Pornographic performers in California can remain condom-free for the foreseeable future, with legislators nixing a proposed condom mandate on Thursday.
The measure died during an annual end-of-session winnowing of remaining bills deemed too costly or otherwise politically unpalatable. Appropriations committees in the Senate and the Assembly also shelved bills dealing with medical marijuana, legislative whistleblowers and public assistance.
For the second consecutive year, Assemblyman Isadore Hall, D-Compton, sought to shield adult film performers from sexually transmitted diseases with legislation requiring they use protection. Citing incidents of performers testing HIV-positive, Hall framed his legislation as a basic worker protection measure.
“When it comes down to it, adult film actors are employees like any other employees for any other business in the state,” Hall testified at a previous hearing. “A minimum level of safety in the workplace should not have to be negotiated.”
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The California Division of Occupational Safety and Health requires employers to protect their workers against blood-borne pathogens. While Cal/OSHA has handed down some citations for adult films in violation, the rule has been enforced unevenly. Hall’s bill sought to correct that.
“The ultimate goal of Assembly Bill 1576 was to provide Cal/OSHA with an additional enforcement tool,” said Terry Schanz, Hall’s spokesman. “If there’s a law on the books requiring a studio to document a condom was used in an adult film it will help Cal/OSHA guarantee compliance with blood borne pathogen standards.”
But the multibillion dollar adult film industry argued that Assembly Bill 1576 would drive jobs out of California. Industry critics also said their testing protocols are working and warned that Hall’s bill would push production underground, circumventing existing safeguards. Other groups expressed concerns about state-mandated HIV testing.
Testing practices already in place are comprehensive enough to satisfy Cal/OSHA rules and preclude the need for condoms or other protection, according to a spokesman for industry group the Free Speech Coalition. The group argues the guidelines were written for the medical industry, not for adult films.
“It doesn’t say (adult performers) have to wear some form of protection,” said spokesman Mike Stabile. “It says they have to take some precautions to prevent harm.”
Hearings featured performers and public health professionals rallying on both sides of the bill. In often emotional testimony, some performers said they had been been exposed to unhealthy conditions during filming. Others took the opposite stance, agreeing with industry representatives who hailed a robust testing regimen and argued that HIV-positive performers contracted the disease off set.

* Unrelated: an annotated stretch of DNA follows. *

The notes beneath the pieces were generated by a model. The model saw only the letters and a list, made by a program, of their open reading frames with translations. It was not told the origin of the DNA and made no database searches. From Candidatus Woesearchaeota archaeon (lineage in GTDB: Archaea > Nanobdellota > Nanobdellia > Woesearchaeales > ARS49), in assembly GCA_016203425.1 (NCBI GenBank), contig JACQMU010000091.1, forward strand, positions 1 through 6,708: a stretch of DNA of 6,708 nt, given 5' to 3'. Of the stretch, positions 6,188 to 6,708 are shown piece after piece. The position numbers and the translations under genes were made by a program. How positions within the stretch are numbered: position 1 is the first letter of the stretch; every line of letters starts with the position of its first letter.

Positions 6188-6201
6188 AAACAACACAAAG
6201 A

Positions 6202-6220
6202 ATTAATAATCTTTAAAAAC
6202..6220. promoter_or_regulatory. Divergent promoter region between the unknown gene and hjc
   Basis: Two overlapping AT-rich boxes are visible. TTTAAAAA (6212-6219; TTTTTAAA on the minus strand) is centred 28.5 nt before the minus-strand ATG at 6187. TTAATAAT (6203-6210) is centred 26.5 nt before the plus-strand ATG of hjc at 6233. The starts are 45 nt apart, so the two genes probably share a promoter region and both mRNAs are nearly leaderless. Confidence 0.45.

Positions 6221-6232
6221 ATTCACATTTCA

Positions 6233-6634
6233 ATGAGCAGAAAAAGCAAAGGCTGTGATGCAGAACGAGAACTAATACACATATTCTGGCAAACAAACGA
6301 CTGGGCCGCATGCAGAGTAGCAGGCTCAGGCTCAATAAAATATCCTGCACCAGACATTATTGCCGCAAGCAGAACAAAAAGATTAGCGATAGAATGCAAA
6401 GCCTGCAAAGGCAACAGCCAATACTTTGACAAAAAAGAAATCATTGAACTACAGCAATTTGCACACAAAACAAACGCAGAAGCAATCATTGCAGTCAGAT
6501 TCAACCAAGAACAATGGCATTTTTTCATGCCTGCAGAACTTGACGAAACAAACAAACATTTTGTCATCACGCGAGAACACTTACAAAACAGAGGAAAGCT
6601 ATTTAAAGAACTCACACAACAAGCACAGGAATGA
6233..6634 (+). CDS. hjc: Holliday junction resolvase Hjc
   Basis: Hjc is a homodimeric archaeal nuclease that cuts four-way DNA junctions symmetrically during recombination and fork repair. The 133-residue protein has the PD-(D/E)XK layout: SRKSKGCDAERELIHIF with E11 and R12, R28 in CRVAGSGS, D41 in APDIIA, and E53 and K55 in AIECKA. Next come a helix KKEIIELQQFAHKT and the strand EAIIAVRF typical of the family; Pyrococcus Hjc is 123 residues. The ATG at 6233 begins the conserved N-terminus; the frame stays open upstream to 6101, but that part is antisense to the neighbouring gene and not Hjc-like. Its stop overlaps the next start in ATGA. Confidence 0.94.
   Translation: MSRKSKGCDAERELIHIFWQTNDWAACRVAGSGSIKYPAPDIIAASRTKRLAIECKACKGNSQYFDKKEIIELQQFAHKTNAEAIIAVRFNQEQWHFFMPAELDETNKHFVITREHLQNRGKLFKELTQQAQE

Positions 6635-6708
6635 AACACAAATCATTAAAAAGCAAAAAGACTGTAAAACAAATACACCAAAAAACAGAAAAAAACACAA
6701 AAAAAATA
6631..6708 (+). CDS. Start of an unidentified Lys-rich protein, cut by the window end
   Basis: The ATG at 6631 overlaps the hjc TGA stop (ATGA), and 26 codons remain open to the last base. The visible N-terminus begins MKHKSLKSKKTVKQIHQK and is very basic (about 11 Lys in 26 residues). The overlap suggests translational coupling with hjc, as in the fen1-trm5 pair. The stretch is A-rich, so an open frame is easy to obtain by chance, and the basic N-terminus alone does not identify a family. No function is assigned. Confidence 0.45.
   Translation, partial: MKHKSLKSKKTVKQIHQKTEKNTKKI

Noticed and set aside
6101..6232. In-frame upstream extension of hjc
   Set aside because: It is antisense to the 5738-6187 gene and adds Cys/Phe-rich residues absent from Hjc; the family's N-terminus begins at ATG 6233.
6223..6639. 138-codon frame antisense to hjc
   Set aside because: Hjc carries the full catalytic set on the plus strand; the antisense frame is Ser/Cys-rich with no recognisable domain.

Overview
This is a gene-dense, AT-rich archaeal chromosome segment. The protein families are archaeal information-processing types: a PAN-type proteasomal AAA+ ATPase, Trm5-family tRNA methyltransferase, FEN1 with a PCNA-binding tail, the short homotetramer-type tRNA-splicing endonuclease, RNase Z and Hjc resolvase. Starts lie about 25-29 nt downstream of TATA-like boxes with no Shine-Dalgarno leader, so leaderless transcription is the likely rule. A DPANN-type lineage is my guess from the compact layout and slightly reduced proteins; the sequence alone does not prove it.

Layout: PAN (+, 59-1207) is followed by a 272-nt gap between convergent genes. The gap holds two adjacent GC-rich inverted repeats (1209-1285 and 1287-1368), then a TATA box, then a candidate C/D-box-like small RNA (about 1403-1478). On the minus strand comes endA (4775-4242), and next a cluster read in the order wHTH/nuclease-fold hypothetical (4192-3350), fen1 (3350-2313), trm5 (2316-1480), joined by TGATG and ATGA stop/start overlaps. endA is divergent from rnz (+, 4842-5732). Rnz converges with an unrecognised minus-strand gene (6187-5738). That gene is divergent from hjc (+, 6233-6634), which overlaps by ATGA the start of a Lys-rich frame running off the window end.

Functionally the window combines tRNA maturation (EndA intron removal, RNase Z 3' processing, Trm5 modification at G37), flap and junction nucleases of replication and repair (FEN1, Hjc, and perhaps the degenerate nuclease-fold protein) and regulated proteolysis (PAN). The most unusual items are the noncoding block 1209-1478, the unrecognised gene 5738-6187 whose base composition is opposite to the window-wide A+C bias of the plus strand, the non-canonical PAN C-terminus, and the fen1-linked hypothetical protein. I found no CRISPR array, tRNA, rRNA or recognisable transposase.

The Senate Appropriations Committee thwarted the measure on Thursday. Hall called the move inconsistent given the Legislature’s focus this year on passing a a film production tax credit intended to entice production to remain in California.
“In a year where the Legislature and I have focused heavily on protecting California’s film industry, it is unfortunate that some legislators don’t believe that protection should include keeping California actors safe while they are at work,” Hall said in a statement.
Another prominent bill halted on Thursday would have regulated California’s medical marijuana industry. Since voters approved medicinal cannabis in 1996, Sacramento has repeatedly failed to pass a state-level framework governing growers and dispensaries.
“What happened today was the folks that want to preserve the wild, Wild West – meaning those that want it to be totally unregulated, want it to operate without any regulation or oversight – won the day,” said Sen. Lou Correa, D-Santa Ana, who authored the bill. “Over 20 years, we’ve sat on our hands and we’ve done nothing to regulate this exploding medicine in the state of California.”
Prospects seemed brighter for Correa’s Senate Bill 1262 than for past attempts at broad pot oversight. Unlike with those measures, Correa won the support of both law enforcement groups and an influential entity representing California’s cities. The California Police Chiefs Association supplied the initial language for the bill.
The bill would have created a Bureau of Medical Marijuana Regulation, housed in California’s Department of Consumer Affairs, that could craft a licensing system and set standards for cultivating, transporting and providing medical pot. It would have authorized local governments to tax medical marijuana and to preserve their own, separate marijuana regulations, while also imposing tighter restrictions on physicians who prescribe pot.
While groups like the California Police Chiefs Association supported the bill, medical marijuana stalwarts like the California National Organization for the Reform of Marijuana Laws and the Drug Policy Alliance raised objections to provisions like one discouraging people with prior felonies from obtaining licenses.
Other prominent measures that faltered Thursday:
• Families who qualify for public assistance could have received money to purchase diapers under Assembly Bill 1516, which came with a $100 million annual price tag but was killed by the Senate committee.
• The Senate panel also killed Assembly Bill 2065, which would have created an outlet for concerned legislative staff members to anonymously raise ethics concerns. Assemblywoman Melissa Melendez, R-Lake Elsinore, pushed the bill in the wake of a series of corruption scandals, includinga trio of suspended senators facing criminal charges
andallegations of nepotism in the Senate